High Winds & Prolonged Rainfall in Northeast Ohio – October 29-30, 2012 – Part 2

Posted by in Weather Events | October 31, 2012

On-going high winds and prolonged rainfall in Northeast Ohio finally came to an end on the afternoon of October 30 after beginning late on the afternoon of October 29, 2012.   Local television and radio news media have reported damage from storms throughout Northeast Ohio.  Winds up to 46 MPH were recorded at Hopkins International Airport with gusts up to 68 MPH.  Both were out of the north northwest.  Maximum winds at Burke Lakefront Airport were measured at 46 MPH with gusts to 67 MPH, October 29, 2012.  Peak winds and gust measured at other weather stations were reported as follows:

Location                                                                        Peak Wind/Peak Gust in MPH (Direction)

Lakefront East of Downtown Cleveland                           N/M               68  (N)

MacIntosh Farms, Broadview Hts                                    18 (SW)         27 MPH  (Sheltered from North)

Mill Stream Run, Strongsville                                           33 (NNW)    38 (NNW)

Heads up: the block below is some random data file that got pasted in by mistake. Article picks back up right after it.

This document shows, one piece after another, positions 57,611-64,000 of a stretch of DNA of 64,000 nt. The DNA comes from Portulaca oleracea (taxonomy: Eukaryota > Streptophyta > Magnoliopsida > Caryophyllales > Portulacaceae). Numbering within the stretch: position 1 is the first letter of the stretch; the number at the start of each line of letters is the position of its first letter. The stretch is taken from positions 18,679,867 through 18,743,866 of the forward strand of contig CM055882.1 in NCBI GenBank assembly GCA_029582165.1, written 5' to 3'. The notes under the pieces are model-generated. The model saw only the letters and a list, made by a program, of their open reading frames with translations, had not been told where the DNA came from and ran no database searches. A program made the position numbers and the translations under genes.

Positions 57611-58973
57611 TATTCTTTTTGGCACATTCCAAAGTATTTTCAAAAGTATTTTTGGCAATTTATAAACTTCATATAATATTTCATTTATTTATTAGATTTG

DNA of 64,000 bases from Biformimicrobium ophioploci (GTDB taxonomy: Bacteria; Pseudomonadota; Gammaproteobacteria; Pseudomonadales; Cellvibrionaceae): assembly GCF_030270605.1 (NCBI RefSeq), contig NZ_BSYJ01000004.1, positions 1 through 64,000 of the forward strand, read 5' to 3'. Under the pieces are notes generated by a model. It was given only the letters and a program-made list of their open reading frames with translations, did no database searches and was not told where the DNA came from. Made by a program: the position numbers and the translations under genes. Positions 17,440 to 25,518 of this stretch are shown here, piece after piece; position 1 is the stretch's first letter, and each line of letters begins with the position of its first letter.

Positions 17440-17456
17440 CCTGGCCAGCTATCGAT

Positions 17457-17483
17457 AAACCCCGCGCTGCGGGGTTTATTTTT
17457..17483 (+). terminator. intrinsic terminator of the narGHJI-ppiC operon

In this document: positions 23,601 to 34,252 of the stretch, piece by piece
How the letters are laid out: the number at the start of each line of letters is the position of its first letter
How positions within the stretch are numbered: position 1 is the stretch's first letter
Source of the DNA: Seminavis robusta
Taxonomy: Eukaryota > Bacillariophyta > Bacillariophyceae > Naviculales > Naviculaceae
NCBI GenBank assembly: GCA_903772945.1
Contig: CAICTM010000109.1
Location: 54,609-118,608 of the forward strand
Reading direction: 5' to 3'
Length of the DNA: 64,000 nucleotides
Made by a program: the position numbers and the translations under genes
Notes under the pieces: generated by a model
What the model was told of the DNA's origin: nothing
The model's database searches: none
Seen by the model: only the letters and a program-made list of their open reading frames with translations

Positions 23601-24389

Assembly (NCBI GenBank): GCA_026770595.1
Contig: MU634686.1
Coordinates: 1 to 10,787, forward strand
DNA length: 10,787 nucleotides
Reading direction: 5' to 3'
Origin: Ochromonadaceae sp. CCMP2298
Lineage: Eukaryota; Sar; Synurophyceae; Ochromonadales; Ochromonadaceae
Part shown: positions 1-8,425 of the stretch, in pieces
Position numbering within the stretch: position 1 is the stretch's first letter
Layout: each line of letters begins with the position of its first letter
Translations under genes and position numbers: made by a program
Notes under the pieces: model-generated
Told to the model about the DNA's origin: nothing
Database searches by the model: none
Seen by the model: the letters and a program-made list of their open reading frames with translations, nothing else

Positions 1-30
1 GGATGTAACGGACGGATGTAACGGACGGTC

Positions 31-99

I-77 &I-480, Independence                                             32 (N)            55 (NNW)

Westlake                                                                           17 (WNW)     31 (WNW)

North Royalton (on the hill)                                               35 (NNW)      67 (NNW)

For windspeeds in your area go to Weather Underground and search for your area, find the close weather stations and review the data for the week of October 28, 2012.  Note that some weather stations may have lower values as the wind meter is reported to be shielded  for winds from a particular direction.

There have been numerous reports and verified observations of downed trees, damaged trim to dwellings, power outages, and leaks at plugged roof drains and poorly flashed walls and windows on the north sides of buildings.  The tree and trim damages observed appear to be consistent with damages described in the Beaufort Scale for the wind and gust speeds recorded.  Fallen trees were generally spotted by this Writer on properties at the higher elevations (up on a hill) although some damage was observed at lower elevations.

This Writer observed that the downed trees were generally large pine trees although some deciduous trees were observed to be fallen.  All the trees observed had a relatively shallow root system.  The uprooting of some trees was probably assisted by prolonged rainfall softening the soil just prior to the high winds.  All the fallen trees were observed to have fallen generally north to south.

So now I would like to know, “Where are those ‘I Survived Superstorm Sandy!’ t-shirts?”

The next article will discuss the terms “peak wind” and “gusts.”  What is the difference?

(Please note that the fallen tree and dwelling above were seen while driving and reviewing damages in the area.  We did not provide any services for this dwelling.)

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